House Republicans Request GAO Examination of Administration Proposal Regarding the Future of the Internet
WASHINGTON, DC – A group of Republican House members today wrote the U.S. Government Accountability Office (GAO) requesting an examination of the Obama administration’s recent proposal to transition Internet oversight to the global multi-stakeholder community. In March 2014, the National Telecommunications and Information Administration (NTIA), an agency of the Department of Commerce, announced its intention to transition oversight of the Internet Assigned Numbers Authority (IANA) root functions to the global multi-stakeholder community.
In the letter, the leaders express concern that the criteria for transition set forth by NTIA may not ensure that the Internet remains free and open in the absence of United States oversight. The members are seeking an examination of the proposed transition and its possible implications to U.S. national security, the potential for other governments to assume the U.S. role post-transition, and any additional concerns the GAO may have about the transition.
“A thorough and thoughtful examination of the NTIA criteria and the issues raised by the committee is essential to ensure the future of the Internet remains free and open from potential subversion from foreign governments,” said Energy and Commerce Committee Chairman Fred Upton (R-MI).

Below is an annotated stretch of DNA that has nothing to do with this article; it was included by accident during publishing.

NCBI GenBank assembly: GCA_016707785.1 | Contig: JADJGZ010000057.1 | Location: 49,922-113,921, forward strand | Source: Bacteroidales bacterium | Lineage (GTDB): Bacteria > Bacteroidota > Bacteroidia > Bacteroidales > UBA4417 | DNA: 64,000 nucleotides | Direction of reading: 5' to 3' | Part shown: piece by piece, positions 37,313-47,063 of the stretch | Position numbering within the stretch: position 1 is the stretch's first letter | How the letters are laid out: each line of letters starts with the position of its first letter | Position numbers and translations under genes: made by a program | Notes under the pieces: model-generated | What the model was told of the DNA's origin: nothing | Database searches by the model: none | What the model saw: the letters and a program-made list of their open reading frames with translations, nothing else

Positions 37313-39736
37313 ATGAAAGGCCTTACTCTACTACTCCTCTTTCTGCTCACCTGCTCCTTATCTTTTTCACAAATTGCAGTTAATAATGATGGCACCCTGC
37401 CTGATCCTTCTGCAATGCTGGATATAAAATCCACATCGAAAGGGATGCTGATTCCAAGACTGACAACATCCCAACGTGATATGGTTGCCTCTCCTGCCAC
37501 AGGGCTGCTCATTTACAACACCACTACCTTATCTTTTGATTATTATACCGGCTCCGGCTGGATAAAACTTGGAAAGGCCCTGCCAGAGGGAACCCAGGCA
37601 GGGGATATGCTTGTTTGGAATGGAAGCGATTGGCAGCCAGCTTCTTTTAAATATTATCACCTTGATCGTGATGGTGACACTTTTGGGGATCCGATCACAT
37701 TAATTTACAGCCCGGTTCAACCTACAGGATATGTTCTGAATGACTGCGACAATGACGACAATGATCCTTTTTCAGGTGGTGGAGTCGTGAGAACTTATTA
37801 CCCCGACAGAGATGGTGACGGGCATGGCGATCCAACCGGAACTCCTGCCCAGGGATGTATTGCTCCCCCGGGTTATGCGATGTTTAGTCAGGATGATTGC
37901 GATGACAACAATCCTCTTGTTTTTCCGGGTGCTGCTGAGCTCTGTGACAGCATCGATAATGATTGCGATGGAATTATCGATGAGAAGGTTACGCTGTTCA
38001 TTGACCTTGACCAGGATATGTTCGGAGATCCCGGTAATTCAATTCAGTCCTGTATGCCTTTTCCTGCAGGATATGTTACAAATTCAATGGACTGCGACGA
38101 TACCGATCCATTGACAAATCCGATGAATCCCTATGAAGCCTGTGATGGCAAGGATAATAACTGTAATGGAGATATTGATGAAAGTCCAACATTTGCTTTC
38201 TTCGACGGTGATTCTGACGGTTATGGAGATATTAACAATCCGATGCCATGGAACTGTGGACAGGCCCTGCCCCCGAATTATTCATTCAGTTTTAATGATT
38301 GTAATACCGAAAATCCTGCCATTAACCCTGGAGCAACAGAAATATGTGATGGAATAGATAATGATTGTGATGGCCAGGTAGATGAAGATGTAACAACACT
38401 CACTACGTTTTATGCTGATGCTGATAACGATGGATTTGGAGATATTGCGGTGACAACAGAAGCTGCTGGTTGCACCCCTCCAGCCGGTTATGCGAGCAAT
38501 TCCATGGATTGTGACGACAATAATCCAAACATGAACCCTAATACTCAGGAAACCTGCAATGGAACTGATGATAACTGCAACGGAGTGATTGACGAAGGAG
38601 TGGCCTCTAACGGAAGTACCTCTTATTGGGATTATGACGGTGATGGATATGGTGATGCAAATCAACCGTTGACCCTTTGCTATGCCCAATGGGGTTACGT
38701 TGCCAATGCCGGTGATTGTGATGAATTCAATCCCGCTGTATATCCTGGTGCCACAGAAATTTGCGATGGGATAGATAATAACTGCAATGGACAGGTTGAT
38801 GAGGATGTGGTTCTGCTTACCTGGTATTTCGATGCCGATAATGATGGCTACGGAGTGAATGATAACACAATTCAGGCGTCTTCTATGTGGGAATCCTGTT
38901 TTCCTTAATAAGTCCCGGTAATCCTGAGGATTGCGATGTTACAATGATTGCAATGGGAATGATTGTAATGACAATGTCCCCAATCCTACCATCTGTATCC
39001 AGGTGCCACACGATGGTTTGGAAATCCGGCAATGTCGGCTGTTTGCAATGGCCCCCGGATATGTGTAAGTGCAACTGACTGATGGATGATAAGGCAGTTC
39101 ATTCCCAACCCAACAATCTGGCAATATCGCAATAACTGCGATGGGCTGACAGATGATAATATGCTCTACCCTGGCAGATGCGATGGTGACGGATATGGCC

The letter was signed by Chairman Upton, Subcommittee on Communications and Technology Chairman Rep. Greg Walden (R-OR), full committee Vice Chairman Marsha Blackburn (R-TN), and Reps. John Shimkus (R-IL), Mike Kelly (R-PA), and Todd Rokita (R-IN).
Read the complete letter online HERE.
In May, the Energy and Commerce committee advanced legislation authored by Rep. Shimkus, H.R. 4342, the Domain Openness Through Continued Oversight Matters (DOTCOM) Act of 2014, which would require a GAO study of the NTIA proposal before any changes are made regarding Internet oversight. Additionally, the House adopted an amendment to the must-pass National Defense Authorization Act that mirrored language from the DOTCOM Act and similarly requires the administration to wait until the GAO conducts its study before making any changes.